"There are three stone bridges over the Findhorn,
viz. one at Dulcie, one at Glenfairness, and a third
42 Inns. One.
Fuel. Peat easily available. A little
wood and also coal, available from Nairn, may be used.
Miscellaneous Observations. - He gives a graphic
description of living conditions in the not too distant
past. At that time there were no carts and dung was
carried in " kellachs" or baskets.
Vol.19, page 616
Page 622 Three fairs held each year. No particular mention
Page 8 Mention of a suspension-bridge over the Findhorn,
15 Parochial Economy. Market-Town. Nairn
is the nearest market town, two and a half miles distant.
Means of Communication. There is a post
ofice at Nairn. The Elgin to Inverness turnpike road
was formed in 1820 and runs through the parish for four
miles. It, and the other roads afford easy access and
are in good condition. The bridges are also good. A
mail coach and two stage-coaches run on the turnpike
each day, and there are several carriers.
18 Four fairs, four public houses. Wood, peat and coal
are used as fuel. The coal comes in at Nairn.
Miscellaneous Observations. Since the
last account new roads have been made and the old ones
At the time of the OSA Cawdor or Calder was in Inverness-shire
Much oat-meal, cattle and sheep are supplied to Inverness,
Nairn and Fort George. Barley is sold to distillers, two
of these being in the parish.
Page 354 Miscellaneous Observations. One
inn in the parish, and 2 or 3 ale-houses, not much used
by locals but convenient for travellers.
The roads are in a tolerable state, being kept in repair
by the statute-labour, which is exacted in kind. The bridges
are in good order, being so kept by Government, as the
military road passes through the parish. The tenants have
not as yet got any of the large shod wheel carts and waggons;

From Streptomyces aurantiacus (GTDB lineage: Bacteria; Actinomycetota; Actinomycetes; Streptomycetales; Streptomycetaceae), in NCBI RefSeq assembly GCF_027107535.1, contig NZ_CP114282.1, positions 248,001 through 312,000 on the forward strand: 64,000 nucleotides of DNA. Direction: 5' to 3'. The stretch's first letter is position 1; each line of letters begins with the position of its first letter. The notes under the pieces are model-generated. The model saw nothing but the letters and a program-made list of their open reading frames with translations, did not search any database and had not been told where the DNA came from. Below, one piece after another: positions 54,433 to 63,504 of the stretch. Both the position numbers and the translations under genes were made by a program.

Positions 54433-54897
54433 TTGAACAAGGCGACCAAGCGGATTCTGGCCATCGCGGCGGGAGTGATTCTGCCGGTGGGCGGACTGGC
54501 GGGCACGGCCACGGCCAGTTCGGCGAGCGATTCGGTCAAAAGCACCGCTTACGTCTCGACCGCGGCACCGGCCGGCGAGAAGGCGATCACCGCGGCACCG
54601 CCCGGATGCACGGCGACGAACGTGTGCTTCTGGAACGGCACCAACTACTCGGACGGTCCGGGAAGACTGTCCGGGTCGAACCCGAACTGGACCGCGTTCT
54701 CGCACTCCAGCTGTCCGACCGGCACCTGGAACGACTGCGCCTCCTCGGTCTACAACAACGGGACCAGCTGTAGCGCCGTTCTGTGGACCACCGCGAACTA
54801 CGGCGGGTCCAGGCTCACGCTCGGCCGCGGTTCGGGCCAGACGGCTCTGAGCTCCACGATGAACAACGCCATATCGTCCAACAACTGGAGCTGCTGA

they use the ancient and still common sort of sledges
Peat is the most common fuel. Wood, furze, broom, &c.
are also used.
Page 22 In relating a story from the time of Charles
II he says that there was no bridge over the river of
25 Parochial Economy. Nairn, six miles
away, is the nearest place where the main roads to the
south and east can be reached. There are no coaches
in the parish. The roads are adequate.
Means of Communication. Penny-post in the
village of Cawdor.
Inns. One inn, and two licensed spirit-shops.
Fuel.Peat, and coal from Nairn.
A Geographicall Description of Calder Parish (Cawdor),
Page 226 The river Nairn has a bridge in the town and
one six miles above at the Bridge of Cantra - see NMRS
record - the original bridge at Cantray dates from
1641. The later bridge dates from 1764 which itself
was rebuilt c. 1840.
Page 228 The Findhorn is crossed by the Bridge of Dulassie
(i.e. Dulsie Bridge), 12 miles from the sea.
Page 229 The writer notes that the separate parts of
Nairnshire went back to the time of the Thanes of Calder
(Cawdor) who were heritable sherrifs of Nairn when they
had jurisdiction over all lands belonging to them.
Vol.12, page 381
Page 383 Two good inns in the town, convenient for travellers.
Many ale-houses and whisky-shops.
Page 389 Roads and Bridges. The military
road from Forres to Fort George is very good but the Highland
road from Nairn to the Bridge of Dulsie is very bad. Statute
labour is not commuted and hence not so well performed.
The only notable bridge here is at Nairn, built in 1631
or 1632 as shown by an inscription on a stone fallen into
the river. In 1782 half of the bridge was carried away
on a flood and if it were not for repairs made in timber
the Nairn would be impassable. It is a matter of public
importance to have a good bridge here as there is no ferry
such as those over the Spey and Findhorn, and it is to
be hoped that Government will grant aid for a new bridge.
Page 4 Navigation. Coal, lime and bone-dust
are imported at Nairn and wood and some corn exported.
Page 5 Parochial Economy. Gas is now available
in the town, and is used to light the streets. The public
street had been a rough causeway but has been macadamised
and is much more level though it can be dusty in dry
There is a good hotel at which three coaches stop every